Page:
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Family and Recovery - Recovered 902

Recovered Podcast

Release Date: 03/28/2018

Big Book Workshop Part 3 - Recovered 1199 show art Big Book Workshop Part 3 - Recovered 1199

Recovered Podcast

Scott L. from Nashville, TN and Bob D. from Las Vegas, NV doing a Big Book Workshop Weekend in Altamore Springs, FL - January 21st-23rd 2005

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Living By Example - Recovered 1198 show art Living By Example - Recovered 1198

Recovered Podcast

We use our experience to put others at ease.

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Big Book Workshop Part 2 - Recovered 1197 show art Big Book Workshop Part 2 - Recovered 1197

Recovered Podcast

Scott L. from Nashville, TN and Bob D. from Las Vegas, NV doing a Big Book Workshop Weekend in Altamore Springs, FL - January 21st-23rd 2005

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Surrender Sick of Being Sick and Love - Recovered 1196 show art Surrender Sick of Being Sick and Love - Recovered 1196

Recovered Podcast

Through years of studying the Tao Te Ching, Buddy found a practical spirituality that has helped him apply the 12 Steps to all areas of his life.

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Big Book Workshop Part 1 - Recovered 1195 show art Big Book Workshop Part 1 - Recovered 1195

Recovered Podcast

Scott L. from Nashville, TN and Bob D. from Las Vegas, NV doing a Big Book Workshop Weekend in Altamore Springs, FL - January 21st-23rd 2005

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I Already Posses Recovery - Recovered 1194 show art I Already Posses Recovery - Recovered 1194

Recovered Podcast

Buddy C found a practical spirituality that has helped him apply the 12 Steps to all areas of his life, especially surrendering more of his will and life’s cares to a Power Greater than himself.

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Being Grateful - Recovered 1192 show art Being Grateful - Recovered 1192

Recovered Podcast

To feel grateful is a mental attitude that can be developed. It is particularly important that people recovering from an addiction try to cultivate this positive outlook, because it can help to ensure their success in the future.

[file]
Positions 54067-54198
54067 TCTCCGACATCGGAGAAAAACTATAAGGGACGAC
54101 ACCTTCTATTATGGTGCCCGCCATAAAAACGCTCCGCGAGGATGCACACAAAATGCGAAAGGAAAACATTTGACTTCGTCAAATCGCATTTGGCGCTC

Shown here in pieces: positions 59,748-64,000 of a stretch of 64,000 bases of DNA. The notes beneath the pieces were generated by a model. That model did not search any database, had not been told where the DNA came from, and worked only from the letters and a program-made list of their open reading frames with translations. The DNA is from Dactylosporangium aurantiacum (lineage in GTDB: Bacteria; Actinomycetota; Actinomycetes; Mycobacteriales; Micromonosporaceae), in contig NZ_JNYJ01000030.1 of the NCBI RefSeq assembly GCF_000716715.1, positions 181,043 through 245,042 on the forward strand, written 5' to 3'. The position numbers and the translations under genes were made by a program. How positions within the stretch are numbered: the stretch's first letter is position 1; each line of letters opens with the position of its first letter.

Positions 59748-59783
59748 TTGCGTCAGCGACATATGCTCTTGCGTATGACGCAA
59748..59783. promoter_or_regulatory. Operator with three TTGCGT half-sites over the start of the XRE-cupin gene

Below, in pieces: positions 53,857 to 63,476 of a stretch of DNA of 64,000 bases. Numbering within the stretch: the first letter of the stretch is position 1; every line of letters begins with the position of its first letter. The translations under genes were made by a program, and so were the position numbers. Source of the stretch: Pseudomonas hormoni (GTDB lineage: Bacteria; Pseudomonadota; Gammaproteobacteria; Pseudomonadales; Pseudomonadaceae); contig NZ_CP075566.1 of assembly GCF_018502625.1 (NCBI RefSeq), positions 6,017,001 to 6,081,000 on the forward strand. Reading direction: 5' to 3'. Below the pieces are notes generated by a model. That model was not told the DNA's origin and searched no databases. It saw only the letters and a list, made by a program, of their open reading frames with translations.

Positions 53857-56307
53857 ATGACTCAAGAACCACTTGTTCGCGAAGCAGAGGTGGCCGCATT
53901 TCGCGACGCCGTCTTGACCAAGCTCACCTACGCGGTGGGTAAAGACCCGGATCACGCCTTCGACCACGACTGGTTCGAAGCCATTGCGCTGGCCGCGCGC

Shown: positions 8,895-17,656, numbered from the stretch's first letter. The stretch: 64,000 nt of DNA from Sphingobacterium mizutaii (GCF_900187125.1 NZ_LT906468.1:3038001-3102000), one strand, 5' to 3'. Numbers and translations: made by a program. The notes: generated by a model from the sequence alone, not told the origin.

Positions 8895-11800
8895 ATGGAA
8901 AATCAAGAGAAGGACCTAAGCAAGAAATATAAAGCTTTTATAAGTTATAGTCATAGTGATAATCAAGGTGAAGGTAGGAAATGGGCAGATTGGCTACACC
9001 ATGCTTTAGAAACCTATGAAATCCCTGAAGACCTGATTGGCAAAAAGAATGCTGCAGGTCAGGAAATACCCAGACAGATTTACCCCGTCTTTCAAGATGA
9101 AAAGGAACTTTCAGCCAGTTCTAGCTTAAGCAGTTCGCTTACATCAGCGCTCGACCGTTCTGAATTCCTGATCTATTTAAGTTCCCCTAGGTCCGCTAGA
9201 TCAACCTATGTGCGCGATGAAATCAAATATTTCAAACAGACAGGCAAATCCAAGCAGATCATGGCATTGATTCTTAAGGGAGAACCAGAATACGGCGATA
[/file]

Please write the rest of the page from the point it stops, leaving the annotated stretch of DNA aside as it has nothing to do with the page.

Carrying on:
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Dumb Guy Approach to the 12 Steps Part 4 - Recovered 1193 show art Dumb Guy Approach to the 12 Steps Part 4 - Recovered 1193

Recovered Podcast

Milt L. from Cleveland, OH speaking on "Dumb Guy Approach to the 12 Steps" in San Diego, CA - June 21st 1997

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Dumb Guy Approach to the 12 Steps Part 3 - Recovered 1191 show art Dumb Guy Approach to the 12 Steps Part 3 - Recovered 1191

Recovered Podcast

Milt L. from Cleveland, OH speaking on "Dumb Guy Approach to the 12 Steps" in San Diego, CA - June 21st 1997

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Dumb Guy Approach to the 12 Steps Part 2 - Recovered 1190 show art Dumb Guy Approach to the 12 Steps Part 2 - Recovered 1190

Recovered Podcast

Milt L. from Cleveland, OH speaking on "Dumb Guy Approach to the 12 Steps" in San Diego, CA - June 21st 1997

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When addiction strikes a family, it often breaks up into a series of roles. These roles are typically similar to the family member’s past behaviors. These roles are many but the most common ones can be described in the following way: the person suffering from addiction, the enabler, the hero, the scapegoat, and the mascot. While not every family will be large enough to fill these roles or the many others, members do change roles at various times.

The person who is struggling with addiction is obviously the focus of the family unit in this circumstance. The role of everyone else will be reliant on the way they interact with this person.

When there is addiction in a family, the whole family is sick. Family is deeply involved in the struggle with addiction, which means it is very important for them to become involved in their own recovery. This is not just about supporting the individual overcoming the addiction, but about creating a healthy environment for themselves.

What came first to mind?

When you first came in, how did you see your disease affect your family?
Do you see the hero, scapegoat, enabler in your family?
What do those labels mean to you?
Why do you think these people fell into these roles?
What was communication like with your family of origin when you were using?

How do you see recovery affecting your family of origin?
How does recovery affect your immediate family?

Exploring the past is important in recovery, why is this true for you?
How do secrets and denial keep a family sick?
Why are secrets and denial common in the alcoholic family?

Is there alcoholism in your family other than you?
Is there recovery in your family other than you?
Is your immediate family part of a recovery program?


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